We’ve heard amazing stories about pets who found their way home after being lost. It can be months or even years after. And the distance can be incredibly far.
Sometimes, it’s worth waiting for your pet to return home before you move. However, what do you do if you really have to move, and time is running out?
Our Coquitlam movers discuss whether or not you should wait for lost pets to return home before moving.
Before you wait to move, do whatever you can to find your pet
We realize this section may be a bit obvious, but you should be looking for your pet. Posters and calling out their name on the street probably won’t be enough.
According to this site, cats and dogs, for instance, display particular behaviours when they are lost. Those behaviours can depend on their personality, and, in the case of cats, whether or not they are indoor or outdoor cats. When they don’t return home, something is usually out of the norm. They could be injured and hiding, or scared. You’ll need to look under porches and in hiding spots to find them.
The BC SPCA also has advice for finding your pet. While some folks who find lost pets bring them to shelters, some may take them in to their homes, thinking they are strays.
There are websites and Facebook pages to help you find missing pets nowadays too.
Consider the likelihood of your pets returning home before you delay moving
If you’re moving in or out of Coquitlam, consider how likely it is that your pet will return home before you delay moving. This means being aware of not only your pet, but your neighbourhood. Most pets do come home (especially cats), or are found after being lost. So if it’s been a while, you may wantto question whether it’s worth putting off your move (though we know it’s hard!).
Does your pet have a clear ID, such as a collar, a tatoo or a microchip? If they do, it’s likely that someone who finds your pet will return them. If it’s been a while, you may want to consider that your pet can be gone for good. Or, they are taking a hiatus from home life, which is sad to think about.
Has your pet been neutered? If not, this can be cause for them to go far outside their usual ‘zone.’ If they’ve gone too far, they may be lost. How lost? That’s hard to tell. But animals are known to find their way home through scent or other means.
Is your neighbourhood the ‘pet stealing’ kind of neighbourhood? While expensive pets like purebreds are more likely to be stolen for their value, it’s not common that pets with IDs get stolen. However, the site we linked to above has this page (about cats) to list things that could have happened toyour pet. It does mention that if neighbours have a particular disdain for your pet, they could kidnap it to get rid of it.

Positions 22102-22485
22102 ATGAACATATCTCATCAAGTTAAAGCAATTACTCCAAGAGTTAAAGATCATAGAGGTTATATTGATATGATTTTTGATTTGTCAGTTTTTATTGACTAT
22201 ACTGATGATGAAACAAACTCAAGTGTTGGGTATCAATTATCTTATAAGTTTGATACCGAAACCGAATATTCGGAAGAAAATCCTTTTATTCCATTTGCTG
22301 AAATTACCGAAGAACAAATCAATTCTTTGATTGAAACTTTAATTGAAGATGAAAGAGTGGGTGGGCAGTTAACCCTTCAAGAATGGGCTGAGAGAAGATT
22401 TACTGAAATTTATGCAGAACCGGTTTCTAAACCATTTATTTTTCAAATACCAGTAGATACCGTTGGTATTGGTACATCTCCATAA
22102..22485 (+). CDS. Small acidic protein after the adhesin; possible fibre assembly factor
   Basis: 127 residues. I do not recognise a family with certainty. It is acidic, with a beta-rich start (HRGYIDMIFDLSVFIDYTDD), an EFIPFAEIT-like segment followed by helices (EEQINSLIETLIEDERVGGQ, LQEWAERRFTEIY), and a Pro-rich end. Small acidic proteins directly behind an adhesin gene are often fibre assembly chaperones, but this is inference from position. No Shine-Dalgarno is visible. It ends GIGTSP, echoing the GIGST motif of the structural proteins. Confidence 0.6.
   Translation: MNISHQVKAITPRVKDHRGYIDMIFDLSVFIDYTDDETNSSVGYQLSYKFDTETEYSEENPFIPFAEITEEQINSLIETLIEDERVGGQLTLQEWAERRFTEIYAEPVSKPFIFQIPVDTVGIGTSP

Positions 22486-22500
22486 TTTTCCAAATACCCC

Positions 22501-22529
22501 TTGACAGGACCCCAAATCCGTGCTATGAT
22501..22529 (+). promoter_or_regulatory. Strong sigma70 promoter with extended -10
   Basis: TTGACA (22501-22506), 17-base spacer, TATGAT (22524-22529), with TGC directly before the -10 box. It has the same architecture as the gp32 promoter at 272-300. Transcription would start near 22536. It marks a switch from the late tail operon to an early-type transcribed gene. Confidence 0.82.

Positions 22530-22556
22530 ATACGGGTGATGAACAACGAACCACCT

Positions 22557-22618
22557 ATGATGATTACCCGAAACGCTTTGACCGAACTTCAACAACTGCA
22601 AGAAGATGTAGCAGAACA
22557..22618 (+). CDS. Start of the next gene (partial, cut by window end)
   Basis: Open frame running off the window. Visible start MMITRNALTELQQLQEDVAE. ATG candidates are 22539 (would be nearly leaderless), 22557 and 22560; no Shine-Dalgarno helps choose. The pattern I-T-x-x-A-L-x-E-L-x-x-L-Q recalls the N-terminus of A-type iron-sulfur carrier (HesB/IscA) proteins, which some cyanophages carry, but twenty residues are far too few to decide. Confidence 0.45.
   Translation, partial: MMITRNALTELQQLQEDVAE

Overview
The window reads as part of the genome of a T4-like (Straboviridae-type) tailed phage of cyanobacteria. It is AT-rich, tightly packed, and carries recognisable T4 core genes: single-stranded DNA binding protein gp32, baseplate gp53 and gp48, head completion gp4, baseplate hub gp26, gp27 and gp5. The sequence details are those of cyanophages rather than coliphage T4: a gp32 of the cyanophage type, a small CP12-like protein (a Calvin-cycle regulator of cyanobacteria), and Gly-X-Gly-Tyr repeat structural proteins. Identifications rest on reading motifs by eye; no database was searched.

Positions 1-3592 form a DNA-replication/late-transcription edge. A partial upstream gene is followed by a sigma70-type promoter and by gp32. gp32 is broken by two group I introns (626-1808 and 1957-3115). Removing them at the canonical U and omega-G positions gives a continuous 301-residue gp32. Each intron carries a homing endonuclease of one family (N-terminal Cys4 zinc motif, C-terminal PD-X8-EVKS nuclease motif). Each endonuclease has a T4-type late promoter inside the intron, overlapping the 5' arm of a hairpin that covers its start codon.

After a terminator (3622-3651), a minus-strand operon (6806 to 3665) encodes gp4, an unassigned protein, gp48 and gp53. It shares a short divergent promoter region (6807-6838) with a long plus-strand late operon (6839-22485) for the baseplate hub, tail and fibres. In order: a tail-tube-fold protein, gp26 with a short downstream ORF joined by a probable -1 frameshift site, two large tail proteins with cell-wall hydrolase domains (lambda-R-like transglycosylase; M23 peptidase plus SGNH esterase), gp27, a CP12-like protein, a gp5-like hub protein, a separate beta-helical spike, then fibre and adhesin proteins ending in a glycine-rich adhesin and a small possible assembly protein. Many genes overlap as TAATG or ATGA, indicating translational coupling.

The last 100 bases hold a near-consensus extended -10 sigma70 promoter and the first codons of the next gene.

Do you live near a transport area? One of the possibilities could be that your pet has hopped on a train or truck, and gone cross country! That can make it impossible for them to return home.
Did your pet go missing while it was travelling with you? If you were on the road while they went missing, it can be harder for them to find their way home, which means it can take a bit longer.
While all of the above could explain why your pet has been gone too long, remember there are stories of animals that come home years after the fact.
Also, there is a science behind how animals find their way home. This is real stuff! So they could return. The tough job is finding out how likely it is that they will, or if it’s a lost cause that you should move on from. As the article linked to in this paragraph states,
“A dog or cat that finds its way halfway across the state makes news; the uncounted others that stay lost do not. What’s more, some cases of remarkable returns may turn out to be matters of mistaken identity.”
Here is a forum full of personal stories about lost cats who come home, or are found months or years after they go missing.
Some last resources to find your pet before hiring Coquitlam movers
We get it: you don’t want to have to call the moving company until you’re sure it’s safe to give up on your pet. It’s emotional and hard.
As a last resort, you can try hiring a pet detective. Yes, these are real, and not just from a movie.
This article explains more about it.
You can also try cameras and traps to find your pet. And, this thread of comments has owners telling what they do to get pets to return home, like putting out a t-shirt that smells like their owner, so they can find their way back.
Should you wait for lost pets to return home before moving? It depends on your situation!
As we’ve learned above, whether or not your pet is likely to return home before you move will depend on the factors involved in how, or where, they went missing. While some pets do return home like miracles, it may not always be the case with your pet.
Of course, we haven’t mentioned pets like rabbits, guinea pigs and ferrets, which also go missing. It happens with turtles, pet birds and snakes too! But they have similar finding techniques (or miracle stories!).
If your pet was special, we understand how hard it can be to move before they come home. If your home’s new occupants do see the pet come home,you can ask them to notify you.
Otherwise, consider the likely scenario that your pet has either been adopted by a new family (in which case they’re safe and fed), or is gone for good (very sadly).
See our related articles:
- Pets & Relocation Moving in Vancouver
- Coquitlam movers explore ideas on how to move pet birds and bird collections
- Our how-to guide on moving an aquarium to your new home
Call Ferguson Moving & Storage in Coquitlam BC
If you are moving to Coquitlam BC and looking for a good moving & storage company that you can trust, give Ferguson Moving and Storage a call at 604-922-2212 or request a quote online through our website!